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Proceeds from North Tonawanda’s 10th Mayor’s Charity Snowflake Ball will benefit the Vietnam Veterans WNY Chapter 77, which maintains a museum in Tonawanda and helps provide food and necessities to veterans and their families in need. This chapter, with its 675 members, is the largest in New York and fifth-largest in the nation.
A nonpolitical event, the fundraiser will take place from 8-11 p.m. Saturday, Feb. 15, at the Knights of Columbus Hall, 755 Erie Ave., North Tonawanda.
The affair is billed as a night of cocktails, hors d’oeuvres, desserts, and, of course, music and an open dance floor. Organizers said, “Although this winter has not been the snowiest to date, once inside the hall it will feel like a winter wonderland. Come and enjoy an evening of drinks, great food from local business establishments, and music, as well as supporting a wonderful organization.”
To make a reservation, call the mayor’s office at 716-695-8540.
Those unable to attend but wishing to make a donation can send one to Vietnam Veterans WNY Chapter 77, P.O. Box 92, North Tonawanda, NY 14120.
Sponsorship is $250 and includes recognition at the event.
The idea for North Tonawanda’s Mayor’s Charity Snowflake Ball began in 2010 when the former mayor and current state senator, Rob Ortt, was in office. At that time, the YWCA of the Tonawandas had approached the mayor about its many budget issues. The former mayor, and his wife, Meghan, began brainstorming ways to help the struggling non-for profits due to budget cuts and the economy.
It was then decided that a mayor’s ball could help these charity organizations. It would be a unique way to bring the community together for a social event, while raising money for a worthwhile cause.
Once the idea was formed, a small committee was put in place to work out the details. Ortt and his wife first raised money for the human services program of the YWCA of the Tonawandas at the ball held on the first Saturday of February 2011. This program is dedicated to eliminating racism, empowering women and promoting peace, justice, freedom and dignity for all.
The second ball in 2012 provided funds for the local Salvation Army. This organization provides for human needs without discrimination. The nonprofit has food distribution and rehabilitation centers, offers children’s programs and provides disaster relief.
In the third year, funds were raised for the local Boy Scouts. The Boy Scouts prepare young people to make ethical and good moral choices for their life. It is their promise to do their duty to God and the country.
In the fourth year, the chosen charity was the Twin Cities Community Outreach building in NT. The Meals on Wheels, food pantry and clothes closet programs all benefited from donations.
It was then that Ortt was elected to the position previously held by Sen. George Maziarz. He became senator on Jan. 1, 2015. At that time, Arthur Pappas was appointed to take Ortt’s place as mayor. Pappas, along with his wife, decided they would continue the tradition of the charity ball, which was held in February each year.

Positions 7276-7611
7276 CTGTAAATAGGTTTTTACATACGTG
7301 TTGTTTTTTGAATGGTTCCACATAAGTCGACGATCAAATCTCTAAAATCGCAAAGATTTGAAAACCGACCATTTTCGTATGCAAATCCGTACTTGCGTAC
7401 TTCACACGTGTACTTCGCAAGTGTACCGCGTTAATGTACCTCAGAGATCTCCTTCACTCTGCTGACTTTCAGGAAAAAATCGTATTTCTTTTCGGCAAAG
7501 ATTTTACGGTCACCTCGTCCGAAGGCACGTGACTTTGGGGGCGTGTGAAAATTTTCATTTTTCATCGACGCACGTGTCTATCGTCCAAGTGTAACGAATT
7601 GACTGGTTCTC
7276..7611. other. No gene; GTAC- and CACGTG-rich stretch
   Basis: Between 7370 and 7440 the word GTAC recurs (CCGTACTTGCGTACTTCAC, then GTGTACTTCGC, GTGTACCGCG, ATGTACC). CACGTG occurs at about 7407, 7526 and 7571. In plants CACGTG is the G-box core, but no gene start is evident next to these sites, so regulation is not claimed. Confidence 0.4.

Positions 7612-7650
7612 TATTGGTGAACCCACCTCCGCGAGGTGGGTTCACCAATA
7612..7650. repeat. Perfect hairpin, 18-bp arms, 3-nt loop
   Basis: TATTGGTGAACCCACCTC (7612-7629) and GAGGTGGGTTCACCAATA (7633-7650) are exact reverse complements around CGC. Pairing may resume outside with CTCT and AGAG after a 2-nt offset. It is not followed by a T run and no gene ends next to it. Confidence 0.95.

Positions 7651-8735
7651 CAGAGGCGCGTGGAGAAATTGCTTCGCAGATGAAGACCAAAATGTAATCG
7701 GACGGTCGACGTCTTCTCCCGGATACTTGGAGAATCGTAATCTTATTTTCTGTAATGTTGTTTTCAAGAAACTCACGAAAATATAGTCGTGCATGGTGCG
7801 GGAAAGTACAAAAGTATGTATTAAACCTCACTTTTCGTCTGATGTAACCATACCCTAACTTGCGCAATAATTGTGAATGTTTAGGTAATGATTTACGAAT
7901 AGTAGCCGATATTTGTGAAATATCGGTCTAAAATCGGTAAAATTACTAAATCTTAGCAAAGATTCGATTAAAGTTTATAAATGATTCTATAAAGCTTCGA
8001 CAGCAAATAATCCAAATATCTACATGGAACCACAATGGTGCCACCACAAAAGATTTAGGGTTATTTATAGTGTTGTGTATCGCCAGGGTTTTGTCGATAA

There were only two months to put the ball in place, so the date was changed to the third Saturday in February. With the help of the former mayor and his wife, this event was able to continue.
Money was raised for the Niagara Community Action Program Inc., a countywide agency dedicated to reducing poverty by conducting programs for self-sufficiency. This agency has a satellite office in NT at the Redeemer Lutheran Church, assisting people with various needs. It was a short time frame, but the event was a success.
The year after, the charity chosen was the Nor-ton Red Jacket Club Inc., which operates a 25-acre park on Sweeney Street in NT. For over 70 years, this property has hosted educational and recreational fun activities for thousands of children from the city. The ball again was a huge success raising the most money ever in the past years.
The following year, the charity to benefit from funds raised, was the local Stephen Sikora Post 1322. This organization donates to numerous causes and provides a special place for many events in the city. It has been a dream to raise money for the veterans and finally that was accomplished.
Proceeds from the 2018 event benefitted the Boys and Girls Club, which serves more than 3,500 youth from Erie and Niagara counties. Families are never turned away due to lack of ability to pay. Those who attend regularly achieve academic success and improve relations with their peers. Members show good character and citizenship with improved eating habits.
Last year, the chosen charity was the Twin Cities Meals On Wheels, a volunteer organization dedicated to providing nourishing meals for residents whose mobility has been diminished. It also helps to foster independence for local seniors.
When the first ball was planned, it was a black-tie affair, but it was found that, due to the tuxedo option, many did not feel they could attend. So, the black-tie option was eliminated, allowing more people to attend feeling comfortable in a suit of their choice.
Since Pappas and his wife have taken over the ball, many local businesses have stepped up and donated the food, floral pieces, desserts, candy and music to make this event a success. The Pappas family is extremely appreciative of all their contributions.